An Ugly American, 1924

Today’s post was written by David Langbart, archivist in Research Services at the National Archives at College Park, MD.

The term “ugly American” was popularized by the 1958 book of the same name by William Lederer and Eugene Burdick.  It referred to certain types of behavior exhibited by some Americans in foreign lands.  These included being self-absorbed, arrogant, demeaning, thoughtless, and ignorant of local customs.

An early example of such behavior is found in the following April 1924 despatch from the U.S. legation in Siam (now Thailand) about a visit by Brigadier General William “Billy” Mitchell.  Mitchell was a notable Army officer.  At one point, he commanded U.S. air combat units in France during World War I.  Based on his wartime experiences, Mitchell argued for greater interest and investment in air power.  After the war, he was appointed as the assistant chief of the U.S. Army Air Service, an early predecessor to the United States Air Force. 

In a later despatch, the U.S. Charge d’Affaires  wrote:

When General Mitchell first informed this Legation of his intended visit to Siam, he gave the impression that he was doing so in connection with the American Army Aeroplane flight around-the-world, through which intimation he received all courtesies and attention for an official visitor, including an audience with His Majesty.  During his stay in Bangkok he never once intimated that his visit was not official in character, however, I am inclined to believe that it was entirely personal.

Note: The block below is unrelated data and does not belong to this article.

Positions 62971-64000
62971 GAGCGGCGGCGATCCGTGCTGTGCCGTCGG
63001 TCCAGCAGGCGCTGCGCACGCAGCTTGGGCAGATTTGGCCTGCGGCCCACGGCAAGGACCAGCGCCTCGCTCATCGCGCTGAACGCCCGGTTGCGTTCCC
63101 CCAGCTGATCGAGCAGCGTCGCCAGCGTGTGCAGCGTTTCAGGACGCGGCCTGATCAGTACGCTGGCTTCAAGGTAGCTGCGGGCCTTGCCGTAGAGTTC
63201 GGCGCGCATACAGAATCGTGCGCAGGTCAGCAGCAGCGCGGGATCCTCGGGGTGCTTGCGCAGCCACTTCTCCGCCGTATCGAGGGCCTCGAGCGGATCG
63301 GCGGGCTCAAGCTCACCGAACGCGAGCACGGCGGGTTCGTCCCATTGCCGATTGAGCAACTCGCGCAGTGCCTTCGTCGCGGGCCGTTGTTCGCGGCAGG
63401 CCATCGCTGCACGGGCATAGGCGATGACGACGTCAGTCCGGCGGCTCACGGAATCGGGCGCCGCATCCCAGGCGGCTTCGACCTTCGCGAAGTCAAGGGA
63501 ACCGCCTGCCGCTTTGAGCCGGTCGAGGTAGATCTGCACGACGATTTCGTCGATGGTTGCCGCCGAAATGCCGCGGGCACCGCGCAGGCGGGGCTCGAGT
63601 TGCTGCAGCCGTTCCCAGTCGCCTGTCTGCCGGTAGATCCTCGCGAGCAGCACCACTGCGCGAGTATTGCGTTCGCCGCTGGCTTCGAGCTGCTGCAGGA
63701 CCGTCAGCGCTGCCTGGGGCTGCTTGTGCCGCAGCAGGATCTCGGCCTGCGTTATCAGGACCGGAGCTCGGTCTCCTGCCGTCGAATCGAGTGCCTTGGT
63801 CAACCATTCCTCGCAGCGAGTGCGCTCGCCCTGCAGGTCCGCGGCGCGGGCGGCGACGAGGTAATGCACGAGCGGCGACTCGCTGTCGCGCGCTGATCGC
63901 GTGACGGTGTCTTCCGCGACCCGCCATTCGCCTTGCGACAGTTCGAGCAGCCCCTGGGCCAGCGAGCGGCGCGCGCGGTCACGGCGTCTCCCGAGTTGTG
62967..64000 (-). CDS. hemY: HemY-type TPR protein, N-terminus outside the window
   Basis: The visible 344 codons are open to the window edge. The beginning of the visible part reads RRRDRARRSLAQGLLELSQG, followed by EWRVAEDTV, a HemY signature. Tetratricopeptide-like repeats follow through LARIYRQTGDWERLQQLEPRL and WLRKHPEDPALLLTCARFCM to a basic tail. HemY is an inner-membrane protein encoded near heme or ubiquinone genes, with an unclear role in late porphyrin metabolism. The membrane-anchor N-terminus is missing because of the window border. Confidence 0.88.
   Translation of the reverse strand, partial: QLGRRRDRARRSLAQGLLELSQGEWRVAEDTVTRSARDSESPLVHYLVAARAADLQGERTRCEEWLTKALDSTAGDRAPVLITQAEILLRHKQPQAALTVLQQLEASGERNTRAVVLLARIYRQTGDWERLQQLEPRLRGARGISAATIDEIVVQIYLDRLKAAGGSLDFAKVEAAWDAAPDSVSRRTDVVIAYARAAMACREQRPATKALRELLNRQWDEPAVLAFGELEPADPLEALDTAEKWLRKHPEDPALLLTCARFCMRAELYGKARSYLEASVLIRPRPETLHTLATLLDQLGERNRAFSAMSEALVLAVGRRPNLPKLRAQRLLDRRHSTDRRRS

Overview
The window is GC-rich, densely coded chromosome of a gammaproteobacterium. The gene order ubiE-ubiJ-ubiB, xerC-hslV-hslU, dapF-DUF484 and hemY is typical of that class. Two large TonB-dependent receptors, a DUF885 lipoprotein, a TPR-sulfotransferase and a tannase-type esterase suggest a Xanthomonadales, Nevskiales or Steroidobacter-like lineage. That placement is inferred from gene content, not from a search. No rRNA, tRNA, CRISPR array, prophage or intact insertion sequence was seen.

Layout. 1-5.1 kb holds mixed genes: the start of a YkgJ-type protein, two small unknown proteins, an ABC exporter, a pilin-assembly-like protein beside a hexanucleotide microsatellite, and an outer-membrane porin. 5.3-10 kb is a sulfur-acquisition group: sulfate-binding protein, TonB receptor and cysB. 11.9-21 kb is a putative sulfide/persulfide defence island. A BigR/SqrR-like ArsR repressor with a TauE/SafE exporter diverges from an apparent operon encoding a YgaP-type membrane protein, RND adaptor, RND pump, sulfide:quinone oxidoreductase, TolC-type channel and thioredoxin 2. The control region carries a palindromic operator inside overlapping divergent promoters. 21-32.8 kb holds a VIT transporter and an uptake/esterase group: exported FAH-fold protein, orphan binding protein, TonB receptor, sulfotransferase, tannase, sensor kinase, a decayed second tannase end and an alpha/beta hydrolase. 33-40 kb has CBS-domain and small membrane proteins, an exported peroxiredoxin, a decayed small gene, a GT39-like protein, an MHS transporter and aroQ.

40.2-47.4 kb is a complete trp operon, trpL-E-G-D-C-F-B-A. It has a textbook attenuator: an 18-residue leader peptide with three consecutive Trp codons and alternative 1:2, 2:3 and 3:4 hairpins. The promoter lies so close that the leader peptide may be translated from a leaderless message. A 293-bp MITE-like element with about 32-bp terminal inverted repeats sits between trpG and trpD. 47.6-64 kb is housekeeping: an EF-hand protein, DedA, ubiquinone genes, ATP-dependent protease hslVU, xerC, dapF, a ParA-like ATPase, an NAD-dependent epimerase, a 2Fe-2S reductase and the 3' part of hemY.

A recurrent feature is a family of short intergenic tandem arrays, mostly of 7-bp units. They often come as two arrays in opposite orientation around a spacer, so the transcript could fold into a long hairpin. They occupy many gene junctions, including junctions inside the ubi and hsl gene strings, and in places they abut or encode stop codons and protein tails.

Mitchell’s actions in his advocacy for air power was antagonistic towards his superior officers and his many skeptics and in 1925 he was court martialed for insubordination.  He resigned shortly after his conviction but continued to promote the benefits of air power until he died in 1936.

Many of Mitchell’s views about the efficacy of air power were later vindicated.  He is considered to be the father of the U.S. Air Force, formally established as an independent agency in 1947.

Sources: U.S. Legation Siam to the Department of State, Despatch 500, April 23, 1924, file 811.2300/130; U.S. Legation Siam to the Department of State, Despatch 520, June 2, 1924, file 811.2300/151; 1910-29 Central Decimal File (NAID 302021), RG 59: General Records of the Department of State.

2 thoughts on “An Ugly American, 1924

  1. An Ugly American, 1924, offers a poignant exploration of cultural clashes and the complexities of identity, resonating even in today’s globalized world.

  2. Somehow it’s not terribly surprising that Mitchell would behave that way. Regarding his claim to be the only flying general, he may have been close to the mark. Benjamin Foulois, who had been a temporary Brigadier General when leading the Air Service during WWI (clashing repeatedly with Mitchell), could certainly fly but had reverted to prewar rank. (He did not regain his star until 1927.) Mason Patrick had general officer rank, but only learned to fly in 1922, earning a junior pilot rating. So, while he may not technically have been the only general-rank flier in 1924, he didn’t have much company.

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